The first-ever estimate of San Francisco’s hepatitis C virus (HCV) epidemic reports that nearly 13,000 of the city’s residents are currently infected with the viral liver disease, according to a recent press release by Project Inform.
The new report, which was published by local advocacy group End Hep C SF, was compiled using the data of a consortium of doctors, public health experts and community members working to eliminate the disease across the city. The research group was formed last year by the San Francisco Department of Health, the University of California, San Francisco and more than 30 community partners to help ramp up local HCV-related efforts.
Other findings in the report show approximately 23,000 residents of San Francisco also test positive for HCV-positive antibodies, signifying that nearly 3 percent of the city’s population has at some point been exposed to the virus. Of those, at least 4,500 people have reportedly cured their infections with new hepatitis C treatments, while public health experts say many others may have cleared the virus naturally.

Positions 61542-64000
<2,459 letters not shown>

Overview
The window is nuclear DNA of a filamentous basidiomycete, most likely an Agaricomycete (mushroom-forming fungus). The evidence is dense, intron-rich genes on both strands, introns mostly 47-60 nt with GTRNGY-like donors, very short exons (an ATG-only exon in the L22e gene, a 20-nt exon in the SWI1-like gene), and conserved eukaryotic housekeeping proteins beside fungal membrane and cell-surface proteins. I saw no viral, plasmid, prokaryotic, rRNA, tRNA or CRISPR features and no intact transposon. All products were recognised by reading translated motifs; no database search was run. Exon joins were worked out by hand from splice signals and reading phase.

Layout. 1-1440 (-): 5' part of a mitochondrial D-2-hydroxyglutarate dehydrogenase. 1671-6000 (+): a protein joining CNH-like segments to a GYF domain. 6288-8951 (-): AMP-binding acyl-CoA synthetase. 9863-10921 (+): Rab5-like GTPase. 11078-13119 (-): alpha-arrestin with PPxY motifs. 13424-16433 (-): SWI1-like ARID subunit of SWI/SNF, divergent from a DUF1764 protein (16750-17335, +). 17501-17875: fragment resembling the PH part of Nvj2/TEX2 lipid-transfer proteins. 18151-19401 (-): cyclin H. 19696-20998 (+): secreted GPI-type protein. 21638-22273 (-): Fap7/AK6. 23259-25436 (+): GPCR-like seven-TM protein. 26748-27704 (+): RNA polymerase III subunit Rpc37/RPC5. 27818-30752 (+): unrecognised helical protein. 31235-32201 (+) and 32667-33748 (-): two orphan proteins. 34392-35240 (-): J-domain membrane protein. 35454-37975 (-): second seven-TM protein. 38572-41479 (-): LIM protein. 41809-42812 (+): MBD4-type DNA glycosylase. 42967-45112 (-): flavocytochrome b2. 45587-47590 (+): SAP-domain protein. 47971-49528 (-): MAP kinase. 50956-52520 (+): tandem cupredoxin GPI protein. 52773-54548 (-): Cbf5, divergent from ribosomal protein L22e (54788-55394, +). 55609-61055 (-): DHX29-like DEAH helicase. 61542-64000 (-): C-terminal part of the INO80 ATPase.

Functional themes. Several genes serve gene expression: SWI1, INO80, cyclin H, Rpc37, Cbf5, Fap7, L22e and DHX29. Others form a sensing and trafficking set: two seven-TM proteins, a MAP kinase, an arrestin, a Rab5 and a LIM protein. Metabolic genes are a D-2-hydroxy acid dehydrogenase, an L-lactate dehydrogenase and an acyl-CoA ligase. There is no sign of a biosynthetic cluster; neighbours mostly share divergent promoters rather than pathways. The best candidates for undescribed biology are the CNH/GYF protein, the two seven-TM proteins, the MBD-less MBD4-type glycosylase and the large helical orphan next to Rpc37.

End Hep C SF’s study also estimates nearly 70 percent of people infected with hepatitis C in the city are injection drug users, despite making up less than 3 percent of San Francisco’s total population. Nearly 13 percent of those infected are men who have sex with men (MSM), and almost three fourths of MSM infected with hepatitis C are co-infected with HIV. The report also shows that nearly 40 percent of the city’s infections are among baby boomers (those born between 1945 and 1965). Almost 72 percent of active HCV infections in San Francisco are among men.
Hepatitis C advocates noted in the report that improving research about HCV in San Francisco (especially about the most-at risk groups of individuals) is an essential step in the city’s goal to one day eliminate HCV as a public health threat. Other important steps toward elimination noted in the report included increased access to syringe access and disposal programs, access to methadone and buprenorphine treatment, widespread hepatitis education and testing, as well as a citywide policy of harm reduction.
For more information and a summary of the findings and analysis, click here.